Definition of BPH, symptoms and treatment strategies
Benign Prostatic Hyperplasia (BPH) is the non-cancerous enlargement of the prostate. The prostate gland encircles the urethra in males and produces a fluid that makes up most of the volume of the semen. As the prostate enlarges, it can put pressure on the urethra causing a slowing of the urinary stream, hesitancy, frequency and dribbling. It can also cause urinary retention- the inability to urinate.
Complications from BPH may include:
- urinary tract infections
- weakening of the bladder muscle
- hematuria (blood in the urine)
- renal failure
- impaired sexual function
- bladder stones
The type and severity of symptoms experienced will vary from person to person and may change over time. For many men, BPH never progresses beyond a minor to moderate annoyance; for others, it may greatly impair their quality of life.
A diagnosis of BPH involves a physical exam, a digital rectal examination (DRE) and an evaluation of the patient’s symptoms. Laboratory tests may include:
- PSA (prostate specific antigen)- to help screen for prostate cancer.
- Urinalysis and culture- to rule out kidney disorders and urinary tract infections
- Blood urea nitrogen (BUN and Creatinine- blood tests to evaluate kidney function) which may be compromised if the prostate is causing urinary obstruction.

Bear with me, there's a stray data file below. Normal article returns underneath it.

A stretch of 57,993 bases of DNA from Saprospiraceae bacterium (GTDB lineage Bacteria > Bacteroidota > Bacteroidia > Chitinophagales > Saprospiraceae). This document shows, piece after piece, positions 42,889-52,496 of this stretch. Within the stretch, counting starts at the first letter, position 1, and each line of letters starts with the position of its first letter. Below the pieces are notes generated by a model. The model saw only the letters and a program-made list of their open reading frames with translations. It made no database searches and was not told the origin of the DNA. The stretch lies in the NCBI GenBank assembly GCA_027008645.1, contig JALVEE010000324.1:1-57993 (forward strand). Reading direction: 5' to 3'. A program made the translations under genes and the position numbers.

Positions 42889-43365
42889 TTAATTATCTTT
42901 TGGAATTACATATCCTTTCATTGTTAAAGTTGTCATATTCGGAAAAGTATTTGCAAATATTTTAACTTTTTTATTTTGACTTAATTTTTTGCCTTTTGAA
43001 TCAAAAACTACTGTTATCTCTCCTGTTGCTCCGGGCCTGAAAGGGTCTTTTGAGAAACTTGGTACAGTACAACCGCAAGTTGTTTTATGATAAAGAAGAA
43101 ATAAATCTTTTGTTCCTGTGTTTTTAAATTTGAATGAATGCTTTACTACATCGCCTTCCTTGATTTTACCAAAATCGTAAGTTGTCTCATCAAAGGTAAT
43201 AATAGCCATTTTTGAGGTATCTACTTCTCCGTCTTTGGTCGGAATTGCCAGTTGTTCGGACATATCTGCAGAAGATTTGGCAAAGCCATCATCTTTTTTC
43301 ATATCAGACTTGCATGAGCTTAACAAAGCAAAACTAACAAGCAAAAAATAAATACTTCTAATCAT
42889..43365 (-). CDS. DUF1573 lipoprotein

Non- Laboratory tests may include:
- Bladder and Prostate ultrasound- To help measure the size of the prostate and evaluate the volume of urine retained in the bladder
- Cystoscopy- To evaluate the urethra and bladder with a small flexible scope
- Prostate biopsy- To rule out prostate cancer
Treatment decisions are based upon each patient’s condition. The pros and cons of each option are discussed in detail during treatment planning.
Examples include reducing fluid intake in the evening and eliminating bladder irritants from the diet.
In patients who have moderate symptoms, medications are used to control BPH.
- Alpha blockers- relax the muscles around the prostate and bladder neck. Work quickly to relieve symptoms
- 5-alpha reductase inhibitors- shrinks the prostate gland in men whose prostate volume is over 40 cc. May take months to work.
- Anticholinergics- used to delay the urge to urinate, inhibits involuntary contractions.
Minimally Invasive Therapies
- Laser Therapy (Photoselective vaporization of the prostate (PVP, Greenlight)- uses laser energy to destroy prostate tissue.
- TUNA-transurethral needle ablation..uncommonly used at the present time
- Thermotherapy-destroys prostate cells by intense heat administered through a catheter
Transurethral resection of the prostate (TURP) is a procedure frequently used to treat moderate to severe BPH. It is one of the most common major surgeries performed on symptomatic men .
- Transurethral incision of the prostate (TUIP) uses special cutting instruments inserted through the urethra. TUIP differs from TURP in that no prostate tissue is removed. Instead, your surgeon makes one or two small cuts or grooves in your prostate gland where your prostate meets your bladder. The cuts allow the urethra to expand, making it easier to urinate
- Open prostatectomy is usually done in men who have a greatly enlarged prostate gland, bladder damage or other complicating factors, such as bladder stones or urethral narrowing (strictures).